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Old 12-19-2012, 05:22 PM   #1
6mm
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All Electric MH

Not owning a motor home yet I have to ask this question.
What is the advantage or disadvantage to a all electric motor home.
Does this mean when you have no shore power you have to run the generator a lot more.
I am sure this has been asked a million times but could you guys please explain again.
Thanks
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Old 12-19-2012, 05:57 PM   #2
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Hi 6mm,
Some of the advantages and disadvantages depend on the type of RVing you do. For me, I RV with full hookups. This means I am less concerned with battery life and running the generator than those who boondock. That being said, the advantages of all electric is the refrigerator is a real residential refer. This out weighs everything else. It is big. No long cool down times. No fluctuation in temperatures because of the outside temp. No defrosting. No coolant leaks that catch fire.

No propane tank to refill. It always happens when I need propane, the filling station location is not compatible with where the propane tank is located. The next coach will be all electric.

FYI, at full power my generator takes about 1 gallon per hour. Fuel usage is negligible at less than full power.
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Old 12-19-2012, 06:49 PM   #3
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For one thing, all electric MHs is a fairly new concept. Therefore you're talking new and of course much more expensive.

Your average on the road MH is equipped with a propane furnace, water heater, oven/stove and a fridge which will run on propane and 120vac. This allows you to dry camp (no hookups) and run the genny just to charge batteries, run a microwave or the AC when needed. A small inverter is used to run low power 120v items like the TV.

With an all electric MH, you will have a residential fridge which runs on 120v only. All the others items mentioned will also be 120v only. I've never had one and never will. However, they are setup with a huge battery bank, a high output alternator and a large inverter to convert 12vdc to 120vac. I'm sure all this works well going down the road except the A/C units.

At the campground (CG), there is never a problem. It's only when you you dry camp when you'll need to run the genny a lot/often. Some folks who like to dry camp, will add a $3000 - $5000 solar system to offset running the genny.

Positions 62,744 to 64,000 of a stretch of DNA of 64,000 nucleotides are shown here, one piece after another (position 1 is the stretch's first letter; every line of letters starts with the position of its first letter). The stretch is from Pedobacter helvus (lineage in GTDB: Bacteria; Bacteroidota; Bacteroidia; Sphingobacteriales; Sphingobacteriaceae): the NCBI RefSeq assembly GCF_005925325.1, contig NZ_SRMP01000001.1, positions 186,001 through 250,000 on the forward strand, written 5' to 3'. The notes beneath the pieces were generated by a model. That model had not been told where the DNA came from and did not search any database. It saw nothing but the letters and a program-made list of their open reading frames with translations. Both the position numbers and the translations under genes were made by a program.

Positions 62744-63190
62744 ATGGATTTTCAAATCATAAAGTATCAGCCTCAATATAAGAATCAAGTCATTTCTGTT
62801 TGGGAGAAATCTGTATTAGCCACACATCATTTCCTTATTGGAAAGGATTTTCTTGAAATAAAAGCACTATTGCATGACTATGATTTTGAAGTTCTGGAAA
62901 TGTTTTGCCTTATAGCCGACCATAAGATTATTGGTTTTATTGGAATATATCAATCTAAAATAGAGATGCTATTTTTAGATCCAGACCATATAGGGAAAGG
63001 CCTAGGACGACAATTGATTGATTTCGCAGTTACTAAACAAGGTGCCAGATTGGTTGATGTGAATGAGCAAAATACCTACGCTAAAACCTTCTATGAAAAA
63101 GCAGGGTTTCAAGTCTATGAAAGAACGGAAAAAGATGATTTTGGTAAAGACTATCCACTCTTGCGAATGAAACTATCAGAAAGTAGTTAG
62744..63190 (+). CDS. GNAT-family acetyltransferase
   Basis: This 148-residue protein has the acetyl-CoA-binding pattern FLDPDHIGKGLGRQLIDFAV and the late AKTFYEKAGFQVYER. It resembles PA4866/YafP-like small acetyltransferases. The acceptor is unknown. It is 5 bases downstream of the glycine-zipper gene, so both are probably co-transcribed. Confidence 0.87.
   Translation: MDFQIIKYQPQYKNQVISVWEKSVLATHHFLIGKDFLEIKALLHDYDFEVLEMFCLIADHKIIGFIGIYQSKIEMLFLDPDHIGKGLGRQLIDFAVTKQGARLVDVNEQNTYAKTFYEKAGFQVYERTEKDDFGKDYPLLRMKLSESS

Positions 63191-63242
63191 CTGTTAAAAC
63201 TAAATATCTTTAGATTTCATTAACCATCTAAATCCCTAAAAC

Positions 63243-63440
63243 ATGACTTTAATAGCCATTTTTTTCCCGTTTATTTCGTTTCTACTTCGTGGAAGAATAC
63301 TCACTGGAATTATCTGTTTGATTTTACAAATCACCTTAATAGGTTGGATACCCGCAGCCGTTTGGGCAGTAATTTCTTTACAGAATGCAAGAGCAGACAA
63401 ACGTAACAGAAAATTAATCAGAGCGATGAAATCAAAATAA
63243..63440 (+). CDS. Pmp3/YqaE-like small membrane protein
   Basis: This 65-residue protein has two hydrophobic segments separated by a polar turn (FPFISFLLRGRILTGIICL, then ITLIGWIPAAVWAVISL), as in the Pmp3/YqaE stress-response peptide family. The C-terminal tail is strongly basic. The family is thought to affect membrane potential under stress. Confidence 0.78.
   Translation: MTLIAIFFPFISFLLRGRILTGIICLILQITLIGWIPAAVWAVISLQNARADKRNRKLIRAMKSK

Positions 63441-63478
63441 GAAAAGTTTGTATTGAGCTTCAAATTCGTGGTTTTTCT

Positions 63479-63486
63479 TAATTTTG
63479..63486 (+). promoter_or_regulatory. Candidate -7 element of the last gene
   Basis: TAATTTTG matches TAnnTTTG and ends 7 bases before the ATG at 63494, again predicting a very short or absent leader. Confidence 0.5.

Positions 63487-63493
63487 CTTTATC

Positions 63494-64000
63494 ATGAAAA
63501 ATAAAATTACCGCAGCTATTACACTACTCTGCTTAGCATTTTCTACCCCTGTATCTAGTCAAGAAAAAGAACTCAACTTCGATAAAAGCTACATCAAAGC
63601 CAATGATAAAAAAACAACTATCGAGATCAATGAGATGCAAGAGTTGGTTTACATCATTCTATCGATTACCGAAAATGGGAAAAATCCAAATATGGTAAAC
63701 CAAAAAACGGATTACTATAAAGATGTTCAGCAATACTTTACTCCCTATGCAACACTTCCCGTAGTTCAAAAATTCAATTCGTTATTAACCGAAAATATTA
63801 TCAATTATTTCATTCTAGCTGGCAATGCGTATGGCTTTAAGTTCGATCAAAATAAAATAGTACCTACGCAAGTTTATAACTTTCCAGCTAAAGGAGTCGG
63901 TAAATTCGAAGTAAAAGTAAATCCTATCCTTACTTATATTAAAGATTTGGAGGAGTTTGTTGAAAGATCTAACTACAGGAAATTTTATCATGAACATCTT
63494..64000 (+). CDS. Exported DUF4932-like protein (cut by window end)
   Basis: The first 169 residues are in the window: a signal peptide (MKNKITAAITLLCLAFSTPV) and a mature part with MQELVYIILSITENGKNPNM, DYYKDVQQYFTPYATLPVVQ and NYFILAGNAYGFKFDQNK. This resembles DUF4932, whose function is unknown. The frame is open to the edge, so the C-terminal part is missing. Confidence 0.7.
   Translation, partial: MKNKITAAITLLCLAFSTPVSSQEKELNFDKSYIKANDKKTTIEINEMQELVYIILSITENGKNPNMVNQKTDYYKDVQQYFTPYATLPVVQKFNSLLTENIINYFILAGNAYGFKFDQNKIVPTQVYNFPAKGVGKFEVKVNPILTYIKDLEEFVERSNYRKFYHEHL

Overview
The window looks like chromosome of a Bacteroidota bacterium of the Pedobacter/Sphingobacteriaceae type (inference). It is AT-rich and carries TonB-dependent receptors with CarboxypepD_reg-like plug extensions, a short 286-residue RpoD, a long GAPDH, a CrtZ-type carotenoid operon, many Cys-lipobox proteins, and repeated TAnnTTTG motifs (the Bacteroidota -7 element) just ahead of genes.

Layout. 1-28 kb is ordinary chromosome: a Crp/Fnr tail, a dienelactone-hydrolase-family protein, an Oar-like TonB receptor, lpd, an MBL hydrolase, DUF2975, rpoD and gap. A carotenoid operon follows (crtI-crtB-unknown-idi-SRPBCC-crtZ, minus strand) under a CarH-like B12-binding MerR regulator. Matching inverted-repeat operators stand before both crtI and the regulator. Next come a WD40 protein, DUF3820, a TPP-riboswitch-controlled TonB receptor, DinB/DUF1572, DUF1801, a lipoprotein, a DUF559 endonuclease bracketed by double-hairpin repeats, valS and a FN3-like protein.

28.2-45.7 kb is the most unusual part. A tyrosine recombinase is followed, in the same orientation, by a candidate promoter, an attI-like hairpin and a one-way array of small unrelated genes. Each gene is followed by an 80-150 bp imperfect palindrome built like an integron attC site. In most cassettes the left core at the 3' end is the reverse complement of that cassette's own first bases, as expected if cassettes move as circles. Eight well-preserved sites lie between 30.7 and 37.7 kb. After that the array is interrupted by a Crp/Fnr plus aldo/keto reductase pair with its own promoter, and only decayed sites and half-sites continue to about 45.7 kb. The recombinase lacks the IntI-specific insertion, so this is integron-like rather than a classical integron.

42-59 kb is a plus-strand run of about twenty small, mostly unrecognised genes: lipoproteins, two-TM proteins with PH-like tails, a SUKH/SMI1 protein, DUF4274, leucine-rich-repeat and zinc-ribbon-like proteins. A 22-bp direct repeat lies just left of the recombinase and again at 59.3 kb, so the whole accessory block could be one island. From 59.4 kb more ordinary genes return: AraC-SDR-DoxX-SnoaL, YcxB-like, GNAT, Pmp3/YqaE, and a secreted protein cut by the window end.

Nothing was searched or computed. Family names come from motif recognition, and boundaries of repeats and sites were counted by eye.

The bottom line is, if you are planning on going from CG to CG and an ocassional overnight stay in a rest area or truck stop, you will do well with an all electric coach. If you are the type to go out in the middle of nowhere for a week, then probably not.
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Old 12-19-2012, 07:02 PM   #4
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Curious. If all electric does that mean no heater via propane as well. I know, all electic may mean all electric but inquiring minds need to know. I boondock a lot and would not like all electric. That said I bought two induction cookers so I can leave my stove top cover on and put the cooking devices anywhere I want. They are neat. Temperature controlled, timed if wanted, and they heat incredibly fast. They draw very little current as well.

With all electric it might be a problem with 30 amp service but I do not know. Perhaps things run off huge inverters and the 30 amp would mostly keep the batteries up.
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Old 12-19-2012, 07:23 PM   #5
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Originally Posted by YC1 View Post

With all electric it might be a problem with 30 amp service but I do not know. Perhaps things run off huge inverters and the 30 amp would mostly keep the batteries up.
I would have to guess an all electric MH (100a) on 30a service would be a hassle, especially in hot weather when you need 2-3 AC units.
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Old 12-19-2012, 08:06 PM   #6
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Quote:
Originally Posted by YC1 View Post
Curious. If all electric does that mean no heater via propane as well. I know, all electic may mean all electric but inquiring minds need to know. I boondock a lot and would not like all electric. That said I bought two induction cookers so I can leave my stove top cover on and put the cooking devices anywhere I want. They are neat. Temperature controlled, timed if wanted, and they heat incredibly fast. They draw very little current as well.